Radio Ergo Producer Mohamed Hassan spoke on Wednesday by phone to SWALIM’s rain gauge monitor, Hussein Ahmed Shaur, who is based on the Puntland coast in Eyl. This was one of the centres of the tropical cyclone that struck land. He described what happened and how people living there have been affected.
Shaur: As soon as we received the storm alert, we started conducting awareness among the community in Eyl district. We immediately contacted the fishermen who were at sea and told them there was a storm with winds of 75 kilometres per hour due to reach them at around 3:00 pm. All the boats were safely moved out of the sea and the residents cooperated well and alerted almost everyone. As a result, a lot of people survived.
Radio Ergo: Where did problems occur?
Shaur: The problems happened in large rural areas between Hafun and Eyl, which are very difficult to reach due to the poor telecommunications and infrastructure. Many lives were lost and there are a huge number of people who are missing. 12 people whom I personally know have died. The people tried to hide from the storm and rains in caves, but most of the caves were partially destroyed or collapsed in the storms. This morning, we have seen thousands of dead livestock washed up onto the shore. We think it was the storms and heavy rains that swept these animals into the sea from the rural areas.
Radio Ergo: What are you now planning to do in response to the disaster?
Shaur: We are now searching for bodies and finding out the exact number of people who have died in the storm. And our plan is also to search for any survivors. The numbers of dead livestock are countless and there is almost nothing or very few heads of livestock that the tropical cyclone has left behind.
Radio Ergo: How is the situation now and are any further storms or rain expected?
Shaur: There are no rains pouring now and the sun is shining, but rains are expected in the coming days. That could make the situation worse, because the soil is already so wet and unstable, so no one can walk over it. There are no vehicles moving around the area. Humanitarian assistance can only be delivered by air.
Radio Ergo: How can you reach people in the rural areas and other places where there are no connections?
Shaur: We are working with the local administration to reach these people in remote or far areas. But the main problem here is that there is no way vehicles can reach there.
Radio Ergo: How have the people reacted to the SWALIM alerts?
Shaur: People have immediately reacted. All the people who were in the sea were immediately alerted. The livestock were taken to safe sites. But the worst problems happened in the interior rural areas around Hafun. We have also informed people to move away from lower ground and the coastal areas to highlands for their own safety.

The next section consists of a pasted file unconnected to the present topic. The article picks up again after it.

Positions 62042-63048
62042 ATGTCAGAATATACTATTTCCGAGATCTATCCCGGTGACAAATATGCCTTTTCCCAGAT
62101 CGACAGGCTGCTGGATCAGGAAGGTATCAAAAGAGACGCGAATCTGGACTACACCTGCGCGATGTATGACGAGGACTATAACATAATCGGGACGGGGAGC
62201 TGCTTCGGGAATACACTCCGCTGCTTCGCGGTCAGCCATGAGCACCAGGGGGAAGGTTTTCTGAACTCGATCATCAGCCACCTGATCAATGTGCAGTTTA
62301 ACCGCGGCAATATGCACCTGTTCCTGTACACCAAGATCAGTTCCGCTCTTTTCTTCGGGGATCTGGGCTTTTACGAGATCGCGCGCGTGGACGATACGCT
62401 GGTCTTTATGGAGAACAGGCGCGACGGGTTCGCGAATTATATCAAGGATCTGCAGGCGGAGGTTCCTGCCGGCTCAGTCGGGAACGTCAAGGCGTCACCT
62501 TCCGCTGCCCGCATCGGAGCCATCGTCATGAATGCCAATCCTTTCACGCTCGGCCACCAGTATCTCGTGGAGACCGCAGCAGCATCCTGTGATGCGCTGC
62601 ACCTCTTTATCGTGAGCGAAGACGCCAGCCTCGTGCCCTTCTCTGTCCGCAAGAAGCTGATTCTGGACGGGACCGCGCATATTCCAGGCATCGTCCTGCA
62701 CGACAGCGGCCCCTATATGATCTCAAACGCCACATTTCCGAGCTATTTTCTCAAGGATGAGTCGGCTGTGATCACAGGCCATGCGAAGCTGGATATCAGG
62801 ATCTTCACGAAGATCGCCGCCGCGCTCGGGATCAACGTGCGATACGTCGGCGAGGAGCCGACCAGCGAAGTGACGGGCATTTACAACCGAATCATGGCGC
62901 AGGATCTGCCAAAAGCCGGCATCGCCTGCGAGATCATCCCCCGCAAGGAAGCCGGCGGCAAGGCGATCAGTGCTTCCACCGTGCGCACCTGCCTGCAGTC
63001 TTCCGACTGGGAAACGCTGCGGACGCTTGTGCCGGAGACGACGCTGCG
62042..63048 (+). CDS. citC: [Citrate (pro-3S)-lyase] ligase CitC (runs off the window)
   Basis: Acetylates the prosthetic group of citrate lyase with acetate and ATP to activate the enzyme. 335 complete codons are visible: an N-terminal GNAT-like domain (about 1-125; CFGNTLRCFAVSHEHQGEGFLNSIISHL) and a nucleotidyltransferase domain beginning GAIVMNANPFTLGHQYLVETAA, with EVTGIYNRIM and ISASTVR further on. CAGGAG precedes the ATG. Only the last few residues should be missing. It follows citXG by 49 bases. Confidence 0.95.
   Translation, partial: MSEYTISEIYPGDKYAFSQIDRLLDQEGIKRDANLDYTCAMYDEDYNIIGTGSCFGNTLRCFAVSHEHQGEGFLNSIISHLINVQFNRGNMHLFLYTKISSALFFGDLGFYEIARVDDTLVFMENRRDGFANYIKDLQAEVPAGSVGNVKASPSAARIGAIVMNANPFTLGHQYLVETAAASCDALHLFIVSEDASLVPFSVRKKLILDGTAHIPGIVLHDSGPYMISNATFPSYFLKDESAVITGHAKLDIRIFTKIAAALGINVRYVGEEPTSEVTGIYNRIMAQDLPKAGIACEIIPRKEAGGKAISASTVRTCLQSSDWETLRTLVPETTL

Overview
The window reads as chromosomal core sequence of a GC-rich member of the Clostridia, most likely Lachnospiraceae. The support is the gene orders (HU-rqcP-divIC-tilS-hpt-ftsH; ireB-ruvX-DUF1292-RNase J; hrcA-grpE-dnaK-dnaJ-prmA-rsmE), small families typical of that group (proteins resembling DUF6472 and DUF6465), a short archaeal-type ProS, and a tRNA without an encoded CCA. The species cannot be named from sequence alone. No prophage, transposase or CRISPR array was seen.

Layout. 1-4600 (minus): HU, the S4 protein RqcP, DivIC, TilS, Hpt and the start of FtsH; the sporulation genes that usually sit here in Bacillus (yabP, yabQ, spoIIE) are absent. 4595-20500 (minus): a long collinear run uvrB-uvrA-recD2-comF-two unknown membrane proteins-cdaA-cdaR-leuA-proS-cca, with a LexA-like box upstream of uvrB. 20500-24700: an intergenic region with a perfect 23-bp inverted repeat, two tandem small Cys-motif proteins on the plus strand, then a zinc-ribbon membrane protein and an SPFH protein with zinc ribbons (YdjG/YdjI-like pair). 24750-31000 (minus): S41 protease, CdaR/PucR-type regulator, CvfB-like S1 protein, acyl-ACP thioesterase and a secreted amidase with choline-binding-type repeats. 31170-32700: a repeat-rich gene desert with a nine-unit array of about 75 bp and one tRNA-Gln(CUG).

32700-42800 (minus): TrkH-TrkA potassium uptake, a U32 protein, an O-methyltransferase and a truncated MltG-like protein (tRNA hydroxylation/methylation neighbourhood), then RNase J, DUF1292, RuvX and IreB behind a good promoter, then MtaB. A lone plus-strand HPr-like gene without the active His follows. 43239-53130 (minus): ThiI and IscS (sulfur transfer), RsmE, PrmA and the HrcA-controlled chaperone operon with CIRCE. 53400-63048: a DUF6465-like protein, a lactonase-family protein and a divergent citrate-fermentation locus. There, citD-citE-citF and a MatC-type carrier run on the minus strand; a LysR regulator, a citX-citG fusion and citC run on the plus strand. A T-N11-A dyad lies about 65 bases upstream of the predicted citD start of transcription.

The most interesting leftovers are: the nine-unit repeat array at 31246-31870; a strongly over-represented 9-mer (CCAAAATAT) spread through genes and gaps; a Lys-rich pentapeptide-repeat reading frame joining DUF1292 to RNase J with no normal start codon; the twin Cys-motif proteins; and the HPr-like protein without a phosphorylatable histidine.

Radio Ergo: Currently, is any aid being delivered to these areas?
Shaur: The vehicles can’t travel, but there are helicopters that we believe belong to NATO [EU Naval Force operating counter-piracy patrols off Somali coast] that have delivered aid in some areas.
Radio Ergo: What did the people say about this tropical cyclone? Had they ever experienced such?
Shaur: They compared this to the Tsunami which hit these coastal areas in 2004. However, no such storms and torrential rains have ever hit these coastal districts.
Radio Ergo: The dead livestock that came ashore along the coast can cause diseases. Are there any fears of the outbreak of diseases?
Shaur: We have informed the administration about the problem. While partnering with aid agencies, the local administration should do something about it.
Elsewhere, Radio Ergo Producer, Fatuma Moalim Abukar, contacted a traditional elder living in Kardafu, one of the areas hit by the storm, situated at the far north-eastern tip of Somalia. Osman Mohamed Shire, known as Karjule, described how the storm had affected his community.
Karjule: The storms and floods have left three of the five villages of Kardafu cut off. The heavy rains are still pouring in the areas that have no communication with the rest of Kardafu and no-one can reach them with road vehicles. The humanitarian assistance and other support can only reach us from the sea. So far, I can confirm the death of one person in the rural areas, while 13 other fishermen who were travelling with three boats are missing. We don’t know their whereabouts. However, there is not much information available about the exact number of people who may have died.
Radio Ergo: So, what is the level of destruction in the area?
Shaur: More than 35 houses have been destroyed and people are hiding in buildings that are strong enough to stand up against the heavy winds and rains. More than three boats were destroyed by the storm and also almost all of the livestock in the area was killed. Some camels were left alive, but all the goats are dead.
But I have no information about the places beyond my area. The storm has damaged the telecommunications and possibly the losses are much higher than what I can tell you. Kardafu is situated at the meeting point of the Indian Ocean and Red Sea and the only road which is open for us is the sea.